Link archive: June 5th, 2016

Good intentions are not enough | silversuit.net

Online discourse:

Wouldn’t it be nice if we had an x-ray that could peer into the true intention behind words on a screen? Sadly we don’t have that x-ray yet (for most of humanity’s existence, we had body language to enrich our words and enhance understanding, but we live in interesting times where so much, perhaps even the majority, of our communication lacks body language) and so we have to be mindful of how our words might be perceived, and what the ramifications of publishing them might be. That’s not to say we should hold off completely, but it does mean we should be mindful if we’re to be most effective.

Network Effect

The latest piece from Jonathan Harris explores online life in all its mundanity, presenting it in an engaging way, all the while trying to make you feel bad for doing exactly what the site is encouraging you to do.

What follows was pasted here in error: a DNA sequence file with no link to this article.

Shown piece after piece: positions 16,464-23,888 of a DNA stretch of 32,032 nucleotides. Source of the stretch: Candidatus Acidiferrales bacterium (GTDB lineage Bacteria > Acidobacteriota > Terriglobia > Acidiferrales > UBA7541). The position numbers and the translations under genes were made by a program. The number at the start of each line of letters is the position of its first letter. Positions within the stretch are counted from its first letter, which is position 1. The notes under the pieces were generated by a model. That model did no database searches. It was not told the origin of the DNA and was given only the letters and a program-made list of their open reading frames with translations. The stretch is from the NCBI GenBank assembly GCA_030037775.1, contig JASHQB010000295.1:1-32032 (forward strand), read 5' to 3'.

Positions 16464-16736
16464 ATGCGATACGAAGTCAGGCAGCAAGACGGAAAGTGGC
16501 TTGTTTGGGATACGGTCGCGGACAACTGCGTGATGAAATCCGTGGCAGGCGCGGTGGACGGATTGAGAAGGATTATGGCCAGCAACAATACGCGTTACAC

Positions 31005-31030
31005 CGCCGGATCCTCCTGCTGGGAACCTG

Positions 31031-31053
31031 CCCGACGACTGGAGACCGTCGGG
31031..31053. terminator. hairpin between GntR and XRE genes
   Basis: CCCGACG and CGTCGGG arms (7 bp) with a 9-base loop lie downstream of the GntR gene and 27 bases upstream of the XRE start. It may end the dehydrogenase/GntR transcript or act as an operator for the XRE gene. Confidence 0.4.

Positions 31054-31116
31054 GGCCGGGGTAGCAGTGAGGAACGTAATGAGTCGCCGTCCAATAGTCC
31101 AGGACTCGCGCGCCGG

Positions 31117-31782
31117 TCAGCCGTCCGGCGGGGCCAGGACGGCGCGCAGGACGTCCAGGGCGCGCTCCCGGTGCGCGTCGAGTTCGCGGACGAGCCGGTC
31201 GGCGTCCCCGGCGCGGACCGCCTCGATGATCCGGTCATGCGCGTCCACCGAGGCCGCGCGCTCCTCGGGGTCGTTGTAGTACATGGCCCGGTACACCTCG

Shane Becker - Regarding the Indie Web : Why

Why Get on the Indie Web?

In a word, autonomy.

See also:

The Indie Web is made of people. It’s made by me. It can be made by you too. There’s no gatekeeper. You can join anytime without anyone’s permission. The Indie Web is made by everyone.

Progressively less progressive | Andrew Betts

I agree with everything Andrew says here. Progressive web apps are great, but as long as Google heap praise on mobile-only solutions (like the Washington Post doorslam) and also encourage separate AMP sites, they’re doing a great disservice to the web.

More features arrive regularly to make this “one web” even better and easier to maintain. Service worker, streams, app manifests, payment request, to name a few. But adding these features one at a time to large, mature applications like WaPo or FT or Nikkei is a slow and painstaking process. That’s why it’s taking us a long time for us to tick off all these new features, and why it seems like madness to try and build the entire app several times over.

However, by creating the concept of PWAs and marketing them as they do, Google is encouraging publishers to ‘start again’. And they’re doing exactly the same thing with AMP.